Gender Politics in Pakistan

The first (ever) woman to run for parliament in a highly conservative region in Pakistan, Bajur, is making a statement in an attempt to force Pakistani governmental officials to place a higher focus on women’s inequality in the country. Her name is Badam Zari, a 40-year-old Pakistani housewife, and she is running for parliament in a tribal region located near the Afghanistan border known for its highly conservative values. The semi-autonomous tribal region of Bajur is located in northwest, severely poor and dominated by strong enforcement of conservative ideas derived from Islam enforced by Pashtun tribal leaders. Pakistan currently ranks second in the World Economic Forum’s Global Gender Gap Report, depicting the large disparities between gender regarding political representation, education, health, and other issues.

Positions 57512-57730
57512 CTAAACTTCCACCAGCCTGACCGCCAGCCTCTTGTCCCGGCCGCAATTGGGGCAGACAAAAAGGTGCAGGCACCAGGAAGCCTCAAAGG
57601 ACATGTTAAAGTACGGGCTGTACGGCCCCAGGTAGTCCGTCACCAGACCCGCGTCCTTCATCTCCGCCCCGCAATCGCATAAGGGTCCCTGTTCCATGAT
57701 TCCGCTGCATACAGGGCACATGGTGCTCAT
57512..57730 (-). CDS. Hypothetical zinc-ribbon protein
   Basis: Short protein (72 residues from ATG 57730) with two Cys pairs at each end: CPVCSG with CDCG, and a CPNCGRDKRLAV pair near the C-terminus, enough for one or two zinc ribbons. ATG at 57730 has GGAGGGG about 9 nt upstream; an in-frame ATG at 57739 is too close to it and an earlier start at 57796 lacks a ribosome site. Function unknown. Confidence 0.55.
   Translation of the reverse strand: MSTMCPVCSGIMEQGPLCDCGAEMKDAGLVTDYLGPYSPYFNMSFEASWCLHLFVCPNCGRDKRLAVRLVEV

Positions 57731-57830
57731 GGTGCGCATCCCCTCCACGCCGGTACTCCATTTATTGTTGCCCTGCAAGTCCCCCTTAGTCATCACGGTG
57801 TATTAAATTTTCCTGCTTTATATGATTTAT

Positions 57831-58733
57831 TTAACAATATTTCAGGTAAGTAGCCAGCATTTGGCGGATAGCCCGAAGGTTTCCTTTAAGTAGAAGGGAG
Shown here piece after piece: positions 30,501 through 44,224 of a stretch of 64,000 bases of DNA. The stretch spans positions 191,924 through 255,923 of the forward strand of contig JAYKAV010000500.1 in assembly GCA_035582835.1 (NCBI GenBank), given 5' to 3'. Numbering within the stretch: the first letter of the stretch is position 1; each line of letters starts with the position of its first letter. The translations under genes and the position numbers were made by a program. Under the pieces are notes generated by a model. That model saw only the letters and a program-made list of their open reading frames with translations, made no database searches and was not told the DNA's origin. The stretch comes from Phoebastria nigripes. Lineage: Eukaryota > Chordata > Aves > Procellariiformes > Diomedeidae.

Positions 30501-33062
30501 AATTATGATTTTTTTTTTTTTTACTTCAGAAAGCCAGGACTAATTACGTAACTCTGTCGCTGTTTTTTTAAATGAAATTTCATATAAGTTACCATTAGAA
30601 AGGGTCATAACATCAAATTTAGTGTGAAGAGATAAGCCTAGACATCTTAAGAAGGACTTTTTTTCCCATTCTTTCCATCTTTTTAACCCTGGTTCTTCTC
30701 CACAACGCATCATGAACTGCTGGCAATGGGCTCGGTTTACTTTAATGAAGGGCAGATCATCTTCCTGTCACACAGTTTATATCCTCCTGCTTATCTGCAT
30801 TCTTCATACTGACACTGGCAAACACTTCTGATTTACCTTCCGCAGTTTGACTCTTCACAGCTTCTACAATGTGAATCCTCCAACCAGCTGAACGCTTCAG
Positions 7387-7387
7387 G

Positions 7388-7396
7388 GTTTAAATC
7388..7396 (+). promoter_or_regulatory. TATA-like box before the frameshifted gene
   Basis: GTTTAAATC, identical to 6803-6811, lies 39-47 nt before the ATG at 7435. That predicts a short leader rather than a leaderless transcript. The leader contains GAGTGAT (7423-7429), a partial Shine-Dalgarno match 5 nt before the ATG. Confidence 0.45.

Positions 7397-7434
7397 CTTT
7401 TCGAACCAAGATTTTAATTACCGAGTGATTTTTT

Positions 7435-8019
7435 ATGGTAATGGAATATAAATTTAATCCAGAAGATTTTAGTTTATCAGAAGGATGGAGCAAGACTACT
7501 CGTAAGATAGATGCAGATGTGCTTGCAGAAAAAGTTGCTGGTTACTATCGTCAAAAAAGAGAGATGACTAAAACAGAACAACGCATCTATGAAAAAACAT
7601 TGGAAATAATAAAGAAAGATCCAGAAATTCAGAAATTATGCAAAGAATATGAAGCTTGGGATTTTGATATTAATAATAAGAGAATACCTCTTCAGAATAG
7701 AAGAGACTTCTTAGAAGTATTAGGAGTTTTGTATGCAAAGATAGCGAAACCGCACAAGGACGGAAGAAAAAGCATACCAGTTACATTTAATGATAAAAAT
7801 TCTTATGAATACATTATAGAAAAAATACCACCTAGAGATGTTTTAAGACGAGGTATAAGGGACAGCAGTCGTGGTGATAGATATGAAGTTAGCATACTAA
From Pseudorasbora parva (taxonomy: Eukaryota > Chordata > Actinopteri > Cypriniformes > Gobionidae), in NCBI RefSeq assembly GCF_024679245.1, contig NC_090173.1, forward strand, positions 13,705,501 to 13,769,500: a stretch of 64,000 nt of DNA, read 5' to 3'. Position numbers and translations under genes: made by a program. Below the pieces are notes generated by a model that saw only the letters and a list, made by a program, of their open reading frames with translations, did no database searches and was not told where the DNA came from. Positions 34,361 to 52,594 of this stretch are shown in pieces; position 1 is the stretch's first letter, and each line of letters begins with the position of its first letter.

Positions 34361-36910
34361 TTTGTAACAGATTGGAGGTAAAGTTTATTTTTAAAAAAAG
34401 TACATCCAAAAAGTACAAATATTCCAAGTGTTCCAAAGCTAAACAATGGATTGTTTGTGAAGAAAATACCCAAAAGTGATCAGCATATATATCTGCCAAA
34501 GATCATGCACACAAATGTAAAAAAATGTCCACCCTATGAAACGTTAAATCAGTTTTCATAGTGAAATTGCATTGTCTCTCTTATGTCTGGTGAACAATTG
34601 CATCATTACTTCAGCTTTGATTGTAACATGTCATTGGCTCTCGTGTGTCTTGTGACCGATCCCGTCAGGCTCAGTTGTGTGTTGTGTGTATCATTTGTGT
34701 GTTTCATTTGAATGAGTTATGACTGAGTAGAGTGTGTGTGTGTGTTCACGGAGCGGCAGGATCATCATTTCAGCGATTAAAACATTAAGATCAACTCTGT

Zari’s statement of bringing attention to women’s equality in such a conservatively dominated region is an attempt to demote patriarchal systems already in place. Her actions may endanger her (and her husband’s) wellbeing as she braves the potential for attacks from Islamist military. Women in the region of Bajur are often discourged by men to participate in elections and are usually undereducated, rarely working outside the home. Zari herself does not have an education beyond high school, but is using running for parliament as a means to represent her agency against suppression of women in Pakistan.

In an interview, Zari said, “My decision to contest the election will not only give courage to women in general and attract attention to their problems, but also helps negate the wrong impression about our society. This will reflect a true picture of our society, where women get respect.” Zari is running as an independent candidate, and hopes to secure votes from women in Pakistan, who currently constitute about 67,000 of the 186,000 registered voters in her constituency.

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